So states Rabbi Lawrence Keleman in relation to what one will take out of his Chanukah experience.
While he doesn’t give us a color scheme with which to picture the essence of what Chanukah is all about, you can be sure it’s not gray because it’s his view that no one who walks into Chanukah walks out the same.
You either go up or down.
So who were the Greeks anyway?
Rabbi Keleman tells us that the Greeks more than any other nation worshiped nature. In fact, they invented it in terms of its being an entity onto itself that makes sure the trains run on time in the natural world.
They were pantheists who whose creed was the survival of the fittest and the athletes were their priests.
And what of Klal Yisroel?
Klal Yisroel is a supernatural nation and the battle of the Jews versus the Greeks, which at its core is a battle of world views, was that of a supernatural nation going to war against nature itself.
When the Greeks outlawed Shabbos, Bris Milah, and Kiddush HaKodesh, and punctuated their gezeira with the death penalty, this hashkafic rumble was morphed into the military conflict, which ended in the victory that Chanukah celebrates.
So what was their problem with Shabbos?
As Rabbi Keleman lets us hear, the short and sweet of it was that on the Seventh Day our G-d finished creating their god. As philosophical slap downs go, this fight was over at one nanosecond into round one so it’s understandable why the Greeks wanted to take Shabbos off the table.
Bris Milah, for its part, desecrated the most important part of the body as the Greeks viewed it. It was not for nothing that Greeks were notorious homosexuals.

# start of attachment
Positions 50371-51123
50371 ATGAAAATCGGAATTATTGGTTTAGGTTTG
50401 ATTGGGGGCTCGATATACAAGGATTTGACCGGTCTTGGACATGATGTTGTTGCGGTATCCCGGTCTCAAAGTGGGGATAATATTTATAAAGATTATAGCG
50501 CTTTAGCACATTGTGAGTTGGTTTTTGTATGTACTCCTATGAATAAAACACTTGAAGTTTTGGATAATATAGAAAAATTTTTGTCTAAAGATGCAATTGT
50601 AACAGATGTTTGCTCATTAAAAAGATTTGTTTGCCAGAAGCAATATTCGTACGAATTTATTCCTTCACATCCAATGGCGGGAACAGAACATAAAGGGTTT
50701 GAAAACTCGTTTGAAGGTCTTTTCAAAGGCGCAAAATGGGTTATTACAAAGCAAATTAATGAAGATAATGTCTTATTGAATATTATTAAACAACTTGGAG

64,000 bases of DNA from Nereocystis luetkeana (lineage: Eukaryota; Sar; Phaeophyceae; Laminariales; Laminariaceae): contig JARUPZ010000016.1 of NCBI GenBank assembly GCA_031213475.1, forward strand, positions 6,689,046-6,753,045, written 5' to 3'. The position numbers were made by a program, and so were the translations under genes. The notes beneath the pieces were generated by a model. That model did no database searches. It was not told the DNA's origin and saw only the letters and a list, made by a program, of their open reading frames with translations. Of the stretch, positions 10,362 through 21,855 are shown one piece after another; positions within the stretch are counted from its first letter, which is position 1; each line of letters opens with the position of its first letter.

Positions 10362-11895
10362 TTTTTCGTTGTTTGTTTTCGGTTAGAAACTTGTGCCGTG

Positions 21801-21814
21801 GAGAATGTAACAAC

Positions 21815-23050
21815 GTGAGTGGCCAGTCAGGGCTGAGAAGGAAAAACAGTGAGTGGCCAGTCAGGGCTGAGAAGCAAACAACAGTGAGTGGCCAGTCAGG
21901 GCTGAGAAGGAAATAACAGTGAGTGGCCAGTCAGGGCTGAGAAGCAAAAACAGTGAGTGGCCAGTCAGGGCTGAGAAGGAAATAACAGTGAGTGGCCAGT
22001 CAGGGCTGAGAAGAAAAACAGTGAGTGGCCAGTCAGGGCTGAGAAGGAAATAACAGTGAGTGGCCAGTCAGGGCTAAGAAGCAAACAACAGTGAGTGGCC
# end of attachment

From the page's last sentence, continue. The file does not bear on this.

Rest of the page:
And Kiddush HaKodesh?
It seems that the Greeks believed that there was a direct link between the phases of the moon and certain natural phenomena. If the Beis Din HaGadol would be delayed because the witnesses had not yet arrived, these phenomena would also be delayed because the phases of the moon were subservient to the decision of the Beis Din HaGadol.
So at the end of the day it comes out that Shabbos marks the creation of their god by Numero Uno, Bris Milah defaces their god, and Kiddush HaKodesh trumpets our absolute control over their god.
That’s a heck of a in your face trifecta.
As Rabbi Keleman puts it, there was never before (Chanukah) or since then a conflict that more clearly/truly represented the Jewish struggle in this world of the supernatural against the natural.
One who takes out of Chanukah the import of what this struggle is all about sees a piece of the big picture concerning Klal Yisroel’s place in this world, whereas anyone who goes through Chanukah untouched by the clarity that it brings to the table of life sees nothing but darkness, his Chanukah licht notwithstanding.
You either go up or down.